The “smack your child or not smack your child” debate hit the news again recently with the Royal Australian College of Physicians calling for a legal ban on parents being able to smack your children. This is a sensitive topic with most people having very definite views on whether it should be allowed or not.
I’d like to start by saying in our household we do smack or at least we have done in the past. There I said it. My wife and I are on our way to our late 30’s and like many people from this era and earlier, we were smacked, hit and even sometimes belted! Sounds awful doesn’t it. Belted. But that was reality for many kids “back in the day” wasn’t it.
Even though we were bought up getting a tap on the hand or behind for various indiscretions, we have now chosen not to smack our children. I’ll point out that it’s not because either of us harbour any grudges towards smacking or the parents that administered said smacking. It didn’t appear to harm either of us or anyone we know for that matter, but that isn’t the case for everyone is it.
We choose not to smack because we simply find it ineffective. While it’s actually only been used for grossly inappropriate behaviour, after years of having it in the disciplinary toolkit, we’re shelving it. Or more to the point, we are trying to. I’ll be really honest now and let you know we haven’t mastered “not smacking”. Every so often we take “the easy route” and pull it out of our parenting tool kit. It’s used more of a threat these days and we seldom have to go through with it, but it’s still there and we don’t want it to be.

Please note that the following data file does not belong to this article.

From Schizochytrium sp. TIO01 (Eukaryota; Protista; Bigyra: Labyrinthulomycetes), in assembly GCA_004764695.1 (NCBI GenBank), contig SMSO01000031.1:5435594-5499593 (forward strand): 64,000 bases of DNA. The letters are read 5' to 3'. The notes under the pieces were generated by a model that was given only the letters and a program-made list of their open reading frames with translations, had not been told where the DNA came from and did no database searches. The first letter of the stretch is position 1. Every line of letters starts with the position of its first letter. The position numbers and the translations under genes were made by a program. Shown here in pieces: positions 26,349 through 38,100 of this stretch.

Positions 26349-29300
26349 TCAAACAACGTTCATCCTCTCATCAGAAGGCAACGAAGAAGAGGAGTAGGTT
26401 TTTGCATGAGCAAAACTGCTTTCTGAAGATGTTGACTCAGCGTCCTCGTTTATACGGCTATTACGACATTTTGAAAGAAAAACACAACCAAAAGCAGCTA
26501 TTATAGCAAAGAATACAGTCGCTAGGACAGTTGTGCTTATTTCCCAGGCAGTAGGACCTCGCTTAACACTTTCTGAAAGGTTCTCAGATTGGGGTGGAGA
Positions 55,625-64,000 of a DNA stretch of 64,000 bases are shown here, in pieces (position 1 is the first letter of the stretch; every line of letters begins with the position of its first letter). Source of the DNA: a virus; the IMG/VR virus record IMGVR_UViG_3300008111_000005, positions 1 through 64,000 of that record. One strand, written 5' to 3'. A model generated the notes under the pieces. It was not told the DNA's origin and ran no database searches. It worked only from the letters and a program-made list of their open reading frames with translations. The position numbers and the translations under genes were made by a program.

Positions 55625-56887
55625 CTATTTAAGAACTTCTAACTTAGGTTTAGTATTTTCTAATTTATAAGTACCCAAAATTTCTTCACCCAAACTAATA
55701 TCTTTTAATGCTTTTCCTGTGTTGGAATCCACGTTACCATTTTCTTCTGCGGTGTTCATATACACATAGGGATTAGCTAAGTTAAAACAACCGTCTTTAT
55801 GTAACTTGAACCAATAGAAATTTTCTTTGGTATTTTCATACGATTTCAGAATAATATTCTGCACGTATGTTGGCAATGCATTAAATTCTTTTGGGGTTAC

It’s because of this desire to get rid of smacking for good, that we’re always on the lookout for tips and tricks and we read a particularly good article on the topic just last week. The set of tips below is from an article written by parenting expert Michael Grose from www.parentingideas.com.au.
Alternatives to smacking:
1. Time out: This is designed to either give kids a chance to think about their behaviour or just break a pattern of poor behaviour. It doesn’t work for all but it’s a better alternative than smacking. It doesn’t have to be in their bedrooms; sometimes a chair or mat near you is enough.
2. Parental time-out: Make sure your kids are safe then go to the bathroom for a time if you are about to lose your cool.
3. Behavioural consequences: Implement a consequence (remove from a their friends if hurting them, go home if misbehaving in public) that is related to the crime, reasonable and respectful to kids. Don’t over talk while putting it in place and stick to your guns because kids can say things to make your feel guilty.
4. Tactical ignoring: Recognise some misbehaviour is to get up your nose so don’t let it work.
5. Pre-empt poor behaviour: I know kids can be unpredictable but smart parents will get on the front foot and minimise the likelihood of poor behaviour. Think ahead and prepare kids and yourself when you go into public spaces. Make sure your routines are child-friendly and make sure they get good attention when they are behaving well, because some kids mess up just to be noticed.
So there you go, some great tips to help you keep your promise to not smack your child if you’ve made it, like we have or to use as a great foundation for to start “not smacking” from. I view smacking as the “easy” parenting option. Doing things simply because they are easy doesn’t sit well with me. I’d rather take the harder route if it brings about better outcomes, particularly when it comes to my children. So if the Royal Australian College of Physicians say the right way is not to smack your children, then sign me up; my kids are totally worth it.
PS: If you can read the full article from Michael Grose here.